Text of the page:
The current ratio of Hewlett-Packard is 1.12, which is decent.
Property, Plant, and Equipment
Every company, regardless of the industry in which it operates, requires a certain amount of capital expenditure. Land has to be bought, factories have to be built, machinery has to be purchased, and so on. However, less may be more when it comes to outlays for property, plant, and equipment, as companies that constantly have to upgrade and change its facilities to keep up with competition may be at a bit of a disadvantage.
However, another way of looking at it is that large amounts of money invested in this area may present a large barrier-to-entry for competitors. Right now, Hewlett-Packard has $11.7B worth of property, plant, and equipment on its balance sheet. This figure is slightly below the $12.0B that the company reported 3 months ago, and the $12.3B that they reported at the end of fiscal 2011. Of these assets, 64% is in machinery and equipment, while 34% is in buildings and leasehold improvements.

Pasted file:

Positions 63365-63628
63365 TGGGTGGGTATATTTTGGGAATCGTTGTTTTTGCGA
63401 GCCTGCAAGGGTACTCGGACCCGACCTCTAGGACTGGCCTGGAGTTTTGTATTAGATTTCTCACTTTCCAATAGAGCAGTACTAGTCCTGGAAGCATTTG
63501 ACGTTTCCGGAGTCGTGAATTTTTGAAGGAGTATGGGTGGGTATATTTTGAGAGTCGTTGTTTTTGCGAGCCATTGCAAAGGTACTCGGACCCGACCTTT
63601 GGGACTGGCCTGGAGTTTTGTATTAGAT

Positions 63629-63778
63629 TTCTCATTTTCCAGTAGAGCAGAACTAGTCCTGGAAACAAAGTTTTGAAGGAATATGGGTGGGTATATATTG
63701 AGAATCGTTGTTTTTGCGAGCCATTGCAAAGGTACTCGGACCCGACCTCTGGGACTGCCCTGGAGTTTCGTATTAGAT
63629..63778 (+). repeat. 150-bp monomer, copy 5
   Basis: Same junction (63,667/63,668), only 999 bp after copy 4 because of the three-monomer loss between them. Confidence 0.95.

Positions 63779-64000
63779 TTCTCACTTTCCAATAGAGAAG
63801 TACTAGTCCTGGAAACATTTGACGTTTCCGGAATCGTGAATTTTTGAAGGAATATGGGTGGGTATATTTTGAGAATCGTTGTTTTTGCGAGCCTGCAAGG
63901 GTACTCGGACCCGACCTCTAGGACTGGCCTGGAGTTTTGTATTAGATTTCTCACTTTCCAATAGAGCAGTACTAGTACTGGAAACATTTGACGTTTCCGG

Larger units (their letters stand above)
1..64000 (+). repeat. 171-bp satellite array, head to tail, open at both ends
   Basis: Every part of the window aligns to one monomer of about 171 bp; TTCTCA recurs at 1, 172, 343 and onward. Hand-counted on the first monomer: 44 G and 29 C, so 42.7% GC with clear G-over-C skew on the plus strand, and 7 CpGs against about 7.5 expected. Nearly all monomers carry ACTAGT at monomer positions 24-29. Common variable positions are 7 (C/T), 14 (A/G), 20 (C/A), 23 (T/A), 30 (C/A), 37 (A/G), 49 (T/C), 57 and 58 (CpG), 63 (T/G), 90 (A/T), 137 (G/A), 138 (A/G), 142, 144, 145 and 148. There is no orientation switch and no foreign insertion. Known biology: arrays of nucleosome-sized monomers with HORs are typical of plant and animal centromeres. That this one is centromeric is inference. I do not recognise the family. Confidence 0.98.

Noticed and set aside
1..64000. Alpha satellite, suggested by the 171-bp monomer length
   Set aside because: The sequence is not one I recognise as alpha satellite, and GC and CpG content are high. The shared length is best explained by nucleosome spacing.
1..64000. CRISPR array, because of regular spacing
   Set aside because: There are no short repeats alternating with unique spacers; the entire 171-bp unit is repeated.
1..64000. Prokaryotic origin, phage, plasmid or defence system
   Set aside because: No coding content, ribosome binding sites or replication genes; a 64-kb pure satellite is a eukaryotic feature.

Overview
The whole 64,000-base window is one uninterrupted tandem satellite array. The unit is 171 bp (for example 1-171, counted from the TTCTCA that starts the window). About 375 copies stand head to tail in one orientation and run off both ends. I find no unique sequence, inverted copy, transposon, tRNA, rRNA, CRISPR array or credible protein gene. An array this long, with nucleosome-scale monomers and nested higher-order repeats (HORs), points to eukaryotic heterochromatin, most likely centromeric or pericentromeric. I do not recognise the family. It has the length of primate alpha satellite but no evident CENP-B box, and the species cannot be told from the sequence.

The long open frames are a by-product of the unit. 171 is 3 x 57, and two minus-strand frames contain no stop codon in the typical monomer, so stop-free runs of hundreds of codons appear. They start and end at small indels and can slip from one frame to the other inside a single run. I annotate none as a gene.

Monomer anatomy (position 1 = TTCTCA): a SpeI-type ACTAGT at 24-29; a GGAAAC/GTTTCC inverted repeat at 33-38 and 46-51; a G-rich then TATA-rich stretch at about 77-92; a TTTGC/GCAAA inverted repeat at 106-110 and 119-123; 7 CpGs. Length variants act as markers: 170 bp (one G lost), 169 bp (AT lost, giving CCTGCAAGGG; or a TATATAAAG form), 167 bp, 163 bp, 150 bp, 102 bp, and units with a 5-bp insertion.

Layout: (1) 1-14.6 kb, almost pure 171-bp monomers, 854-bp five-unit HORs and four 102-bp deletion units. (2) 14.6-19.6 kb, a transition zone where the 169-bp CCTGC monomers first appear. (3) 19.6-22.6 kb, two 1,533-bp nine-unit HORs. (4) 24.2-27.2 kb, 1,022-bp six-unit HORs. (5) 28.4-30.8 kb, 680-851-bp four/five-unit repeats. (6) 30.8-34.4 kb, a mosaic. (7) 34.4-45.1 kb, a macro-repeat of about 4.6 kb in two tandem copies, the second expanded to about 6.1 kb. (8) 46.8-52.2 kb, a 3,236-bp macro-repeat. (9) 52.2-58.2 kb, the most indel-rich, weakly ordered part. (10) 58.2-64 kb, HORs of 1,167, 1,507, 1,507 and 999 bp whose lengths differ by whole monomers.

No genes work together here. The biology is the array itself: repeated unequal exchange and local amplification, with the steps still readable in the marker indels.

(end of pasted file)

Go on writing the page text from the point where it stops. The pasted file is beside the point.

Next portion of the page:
Given the consistency of HP's position here and the fact that these assets account for just over 10% of its asset total, I don't see anything to be alarmed about here.
Goodwill is the price paid for an acquisition that's in excess of the acquired company's book value. The problem with a lot of goodwill on the balance sheet is that if the acquisition doesn't produce the value that was originally expected, then some of that goodwill might come off of the balance sheet, which could, in turn lead to the stock going downhill. Then again, acquisitions have to be judged on a case by case basis, as good companies are rarely purchased at or below book value.